Is e-filing a much better way to file your taxes?
Americans and the IRS may not agree about everything, but they’re largely on the same page in regards to e-filing individual income tax returns.
Nearly all individual income tax returns submitted to the IRS are e-filed. E-filing is a favorite as it’s a win-win for taxpayers and the IRS.
If you e-file your federal income tax return, you save the IRS money because its employees don’t need to spend time manually processing your return. And in return, you could get any refund you’re owed faster, especially in the event that you have it directly deposited into your bank accounts.
However, what about security? And can electronic filing really give you access to all of the forms you might need in case you have a complex tax situation? Are there situations when you can not e-file? Let us look at the advantages of e-filing, and whether it may be the very best filing choice for your needs.
If you’re Considering e-filing, a Few of the advantages include:
- Quick affirmation your forms are obtained: The IRS will affirm a tax filing has been received within 24 hours of digital submission. For paper filers, the IRS does not send any acknowledgment that your forms have arrived safely.
Timely refunds: When you submit a paper filing, it may take six to eight months to receive a tax refund. With e-filing, you are going to receive your money in three weeks or not. Choosing direct deposit can also speed up the refund procedure.
Reduced chance of errors: In accordance with the IRS, there’s around a 1 percent error rate on e-filed yields, compared with a 20% rate of mistakes on paper filings. The IRS also provides more info on problems discovered on e-filed yields compared with paper yields.
Easy payment procedure: If you owe the IRS money, it is easier to cover at your advantage if you e-file. You can submit returns early and pay later if necessary, as long as you pay from the April 15 filing deadline. You also have the choice to pay your balance by using the IRS Direct pay service from the checking or savings accounts, submitting a credit card through a payment processor for a commission, or paying by check or money order. Just be aware delaying payment following the filing due date (typically April 15) can result in penalties and interest.
Digital storage of tax data: Submitting returns electronically implies there’s a digital backup of your tax documents. If something happens to your paperwork, you will have a digital backup.
The good news: Most taxpayers do decide to e-file and find those benefits — and the process of doing this is simple.
You have four options for filing an electronically filed tax return to the IRS.
- Utilize IRS Free File: If your adjusted gross income is $72,000 or less you may have the ability to use the IRS Free File program.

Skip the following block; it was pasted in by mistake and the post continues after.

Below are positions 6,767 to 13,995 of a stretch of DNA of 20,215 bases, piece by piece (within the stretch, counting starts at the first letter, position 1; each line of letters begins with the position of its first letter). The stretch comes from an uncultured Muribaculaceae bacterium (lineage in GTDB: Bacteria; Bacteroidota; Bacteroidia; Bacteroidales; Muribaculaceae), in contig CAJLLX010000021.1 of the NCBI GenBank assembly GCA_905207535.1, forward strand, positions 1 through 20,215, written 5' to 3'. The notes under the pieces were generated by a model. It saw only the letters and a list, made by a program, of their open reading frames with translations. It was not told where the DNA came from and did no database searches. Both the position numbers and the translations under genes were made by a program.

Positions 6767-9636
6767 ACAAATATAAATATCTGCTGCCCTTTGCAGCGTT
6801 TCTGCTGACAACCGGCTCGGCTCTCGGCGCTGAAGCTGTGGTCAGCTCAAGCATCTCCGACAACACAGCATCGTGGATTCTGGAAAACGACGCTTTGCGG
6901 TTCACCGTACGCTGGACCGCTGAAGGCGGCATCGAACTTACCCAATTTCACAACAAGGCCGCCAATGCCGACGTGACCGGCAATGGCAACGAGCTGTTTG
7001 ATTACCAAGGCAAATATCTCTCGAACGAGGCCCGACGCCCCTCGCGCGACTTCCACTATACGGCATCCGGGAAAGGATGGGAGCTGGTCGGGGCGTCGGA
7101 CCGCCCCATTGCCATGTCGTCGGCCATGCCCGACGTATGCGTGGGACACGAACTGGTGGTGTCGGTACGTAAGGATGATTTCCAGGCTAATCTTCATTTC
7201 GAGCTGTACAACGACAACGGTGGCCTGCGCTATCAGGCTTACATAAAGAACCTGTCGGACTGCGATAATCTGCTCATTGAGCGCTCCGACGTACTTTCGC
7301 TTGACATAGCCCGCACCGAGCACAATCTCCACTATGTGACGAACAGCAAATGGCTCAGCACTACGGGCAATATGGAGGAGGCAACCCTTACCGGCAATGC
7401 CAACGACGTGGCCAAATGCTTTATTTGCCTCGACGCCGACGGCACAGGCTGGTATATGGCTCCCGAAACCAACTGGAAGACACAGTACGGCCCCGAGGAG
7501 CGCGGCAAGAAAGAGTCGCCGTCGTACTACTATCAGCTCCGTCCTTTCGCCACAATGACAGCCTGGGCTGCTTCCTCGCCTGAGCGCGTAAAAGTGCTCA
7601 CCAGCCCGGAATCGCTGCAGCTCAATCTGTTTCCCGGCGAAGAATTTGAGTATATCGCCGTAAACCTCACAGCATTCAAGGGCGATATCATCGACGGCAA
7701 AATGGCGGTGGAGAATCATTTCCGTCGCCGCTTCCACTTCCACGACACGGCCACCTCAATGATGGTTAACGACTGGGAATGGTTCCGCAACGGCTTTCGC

- Free File Fillable Types — If your income is over $72,000 and you’re comfortable doing your earnings without any help, you can use Free File Fillable Forms from the IRS. The forms do the math for you and provide standard guidance. You can only do your federal return with all these kinds.
- Use an internet tax preparation service or tax applications: Tax prep software and online filing services are alternatives. These options are a simple way to complete and e-file your forms. Some applications providers charge for their programs, Some are free. The software asks you simple questions about your own life and financing to guide you through the completion of your forms.
- Get free, in-person tax aid: In most states, you will find volunteers to help prepare and e-file returns. However, eligibility for free help is typically limited based on income, and some services cater to particular demographic groups. By way of instance, Tax Counseling for the Elderly programs focus primarily on helping filers who are 60 and older.
- Hire a paid preparer: Paid tax preparers, including CPAs, can e-file yields for you if they are licensed IRS e-file providers. The IRS maintains a database of authorized providers, but be aware this alternative is likely to be the most costly one.
Using online tax preparation software is far and away the preferred approach of most taxpayers. In fact, the IRS says it anticipated over four tax returns to be filed through tax return prep software.
Is e-filing really stable?
While e-filing is convenient, you may worry about security — particularly with all these data breaches. But experts agree this is not an issue which should deter you from e-filing.
“In actuality, it may be more secure than paper filing since you’re sending your personal information through an encrypted network as opposed to exposing your data in the mail.”
Dennis Chow, vice president of information security at SCIS Security, explains that the IRS has put security measures in place to keep your data safe. “Trainers normally use IRS specific APIs that need ab sessions,” Chow says. “All this is routed over TLS encrypted connections”
It is important to use a trustworthy service that will assist you record your taxes. Chow advises to not e-file on a public computer or utilize an internet connection that is not private.
For most taxpayers, it is sensible to e-file a yield because it’s the most convenient way to file your tax information to the IRS and it allows for timely refunds and effortless payment options. Just make sure that you use tax planning software from a dependable source, so you may make certain the information which you provide to transmit to the IRS will be kept secure.